Raid puts spotlight on illegal clubs

Roving `speak-easies' provide prostitutes, liquor, officials say

April 05, 2001|By Peter Hermann | Peter Hermann,SUN STAFF

The police dub them "roving whorehouses." A liquor board official refers to them as modern-day speak-easies that change addresses weekly.

Saturday night, drawn by a flier that promised a "locked door freak fest" where "up to 30 sexy dancers" would be on hand, 50 men packed a West Baltimore after-hours club.

But this time, authorities intervened, raiding the establishment. Tipped off by a neighbor, police and state liquor agents burst into Ronnie's West Side Gallery in the 2100 block of W. Lanvale St. - part of a stepped-up campaign to rid the city of unlicensed clubs where alcohol is illegally sold.

Discovered amid the patrons, naked dancers and booze was a city police officer, Lt. John M. Mack, who was scheduled to be at work but was lounging inside - his police-issued gun behind the bar.

A routine raid - the ninth of similar clubs around the city since October - has become the talk of the Baltimore Police Department and a new headache for top commanders, who say Mack has been in trouble before.

Mack's lawyer acknowledges that the 17-year veteran is in trouble.

"He was at the wrong place," said attorney William R. Buie III. Mack has been ordered to desk duty and relieved of his arrest powers, gun and badge during the investigation.

Authorities said they were alerted by someone who saw a flier and sent it to the city liquor board with a message scrawled on the top: "Please check out what [is] happening in my side of town," it reads. It was signed: "Afraid to give my name!!"

The advertisement noted a $15 cover and warned, "doors locked at 12:30" - signaling, police investigators say, an uninterrupted, anything-goes evening. Officers said 25 dancers were at the club.

Police also allege that beer was being sold for $4 a bottle - illegal without a license. The club's owner, who was arrested and charged with alcohol violations, said Monday that patrons were told to bring their own alcohol, and he was unaware that liquor was being sold.

But the ad promoted "free food" and "cash bar."

A former city police official said the clubs have proliferated over the years because law enforcement has concentrated on drugs and violent crime.

"At least with The Block, you know where it is, and it's somewhat regulated," the former official said. "With the unlicensed clubs, they can do what they want and get away with it."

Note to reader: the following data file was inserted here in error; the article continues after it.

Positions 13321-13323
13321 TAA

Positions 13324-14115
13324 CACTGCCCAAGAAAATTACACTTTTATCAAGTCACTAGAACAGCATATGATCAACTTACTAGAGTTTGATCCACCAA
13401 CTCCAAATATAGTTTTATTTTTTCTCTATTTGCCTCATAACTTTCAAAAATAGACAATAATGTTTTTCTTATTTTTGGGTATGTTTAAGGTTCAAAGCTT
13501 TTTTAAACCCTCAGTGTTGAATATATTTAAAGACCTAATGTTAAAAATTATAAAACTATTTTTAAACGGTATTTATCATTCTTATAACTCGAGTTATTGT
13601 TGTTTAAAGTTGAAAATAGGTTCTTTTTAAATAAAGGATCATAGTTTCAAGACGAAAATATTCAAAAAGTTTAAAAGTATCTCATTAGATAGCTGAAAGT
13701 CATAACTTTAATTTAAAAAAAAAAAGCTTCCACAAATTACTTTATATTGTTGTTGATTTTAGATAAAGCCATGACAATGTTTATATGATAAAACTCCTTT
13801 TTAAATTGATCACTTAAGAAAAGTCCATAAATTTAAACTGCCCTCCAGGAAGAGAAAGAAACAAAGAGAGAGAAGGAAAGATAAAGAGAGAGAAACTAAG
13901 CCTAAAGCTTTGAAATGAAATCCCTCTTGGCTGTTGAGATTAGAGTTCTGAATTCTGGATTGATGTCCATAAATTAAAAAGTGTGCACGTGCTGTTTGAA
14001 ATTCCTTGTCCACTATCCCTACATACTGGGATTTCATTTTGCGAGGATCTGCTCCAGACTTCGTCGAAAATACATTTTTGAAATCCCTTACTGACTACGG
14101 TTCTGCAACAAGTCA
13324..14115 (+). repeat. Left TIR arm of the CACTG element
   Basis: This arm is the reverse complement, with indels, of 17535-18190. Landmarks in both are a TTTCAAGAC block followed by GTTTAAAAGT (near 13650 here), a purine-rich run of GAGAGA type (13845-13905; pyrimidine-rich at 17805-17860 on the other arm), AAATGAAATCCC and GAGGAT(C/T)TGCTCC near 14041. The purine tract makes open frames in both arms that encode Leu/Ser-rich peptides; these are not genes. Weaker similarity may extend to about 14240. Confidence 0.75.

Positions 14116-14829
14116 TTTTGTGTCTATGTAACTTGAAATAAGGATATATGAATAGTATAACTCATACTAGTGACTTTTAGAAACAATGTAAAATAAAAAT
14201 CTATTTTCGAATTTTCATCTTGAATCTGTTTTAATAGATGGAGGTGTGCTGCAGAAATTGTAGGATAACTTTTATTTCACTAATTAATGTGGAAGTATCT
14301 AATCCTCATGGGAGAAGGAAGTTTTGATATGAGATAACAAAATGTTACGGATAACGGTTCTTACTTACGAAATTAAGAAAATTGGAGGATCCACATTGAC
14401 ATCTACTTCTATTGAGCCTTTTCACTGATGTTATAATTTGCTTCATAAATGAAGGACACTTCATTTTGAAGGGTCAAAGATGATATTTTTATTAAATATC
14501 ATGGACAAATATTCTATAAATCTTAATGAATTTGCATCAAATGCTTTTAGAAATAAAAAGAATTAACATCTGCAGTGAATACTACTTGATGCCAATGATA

Shades of old speak-easies

Nathaniel C. Irby Jr., the city liquor board's executive secretary, said unlicensed clubs pop up often across the city - with locations constantly changing.

Police investigators say they are nothing more than fronts for prostitution.

Irby likened them to Prohibition-era speak-easies.

"If you don't create the environment where they can be monitored and legally licensed, they will create themselves," Irby said, noting that some try to mask illicit activity by advertising dancers or prostitutes as "cheerleaders."

"Everybody knows what the deal is," he said.

Police investigators have said they are trying to determine whether Mack was providing security at the West Side Gallery. The owner, Ronald Lee Williams, 53, of Pikesville, said Monday that he does not know Mack.

Mack's lawyer, Buie, said the lieutenant was at the club to meet a friend. Buie said his client sat away from the dancers and did not notice any illegal activity.

Police have said Mack, who runs a Northwestern District detective squad, was scheduled to work from 6 p.m. Saturday to 2 a.m. Sunday. The raid was at 1:50 a.m.

Buie said Mack had an "understanding" with bosses that he didn't have to work weekends as the "area duty lieutenant" because of a leg injury.

He said he had taken out his gun because it rubbed against his injured leg when he sat down.

"It was always within reach," Buie said.

Police officials said yesterday that they know of no position called "area duty lieutenant" and said nothing is recorded about his injury or arrangement not to work this past weekend.

Off duty or on, officers are held to high standards regarding their actions and cannot ignore illegal activity. Officers, the department's rules state, "shall not place themselves in a position which would interfere with the proper discharge of their police duties."

One of Mack's most serious problems concerns his 9mm Glock handgun, which should never leave an officer's possession unless it is securely locked and out of anyone else's reach.

Mayor comments

Buie acknowledged that the department has a strong case against his client regarding the weapon.

That aspect of the case drew a comment yesterday from Mayor Martin O'Malley: "Fortunately, nobody thought that the people raiding the place were armed robbers and picked up the gun and did God-knows-what with it."

Mack has been accused of a wide range of questionable actions in the past, including using a police pager to conduct personal business, showing up at a roll call dressed in a Hawaiian shirt and cheating on a promotional exam.

None of the accusations has been proven or cost him career advancement.

"This guy has been very controversial," said one high-ranking police official.

Buie said Mack is the "unfortunate recipient" of complaints because he is outspoken and unafraid to speak out about unfair treatment of black officers.

"He appears arrogant, but he's not that way," Buie said. "He is a very competent lieutenant. He's a minority officer who has had to come through the ranks tough. Speaking out causes problems, even when speaking out is the truth."

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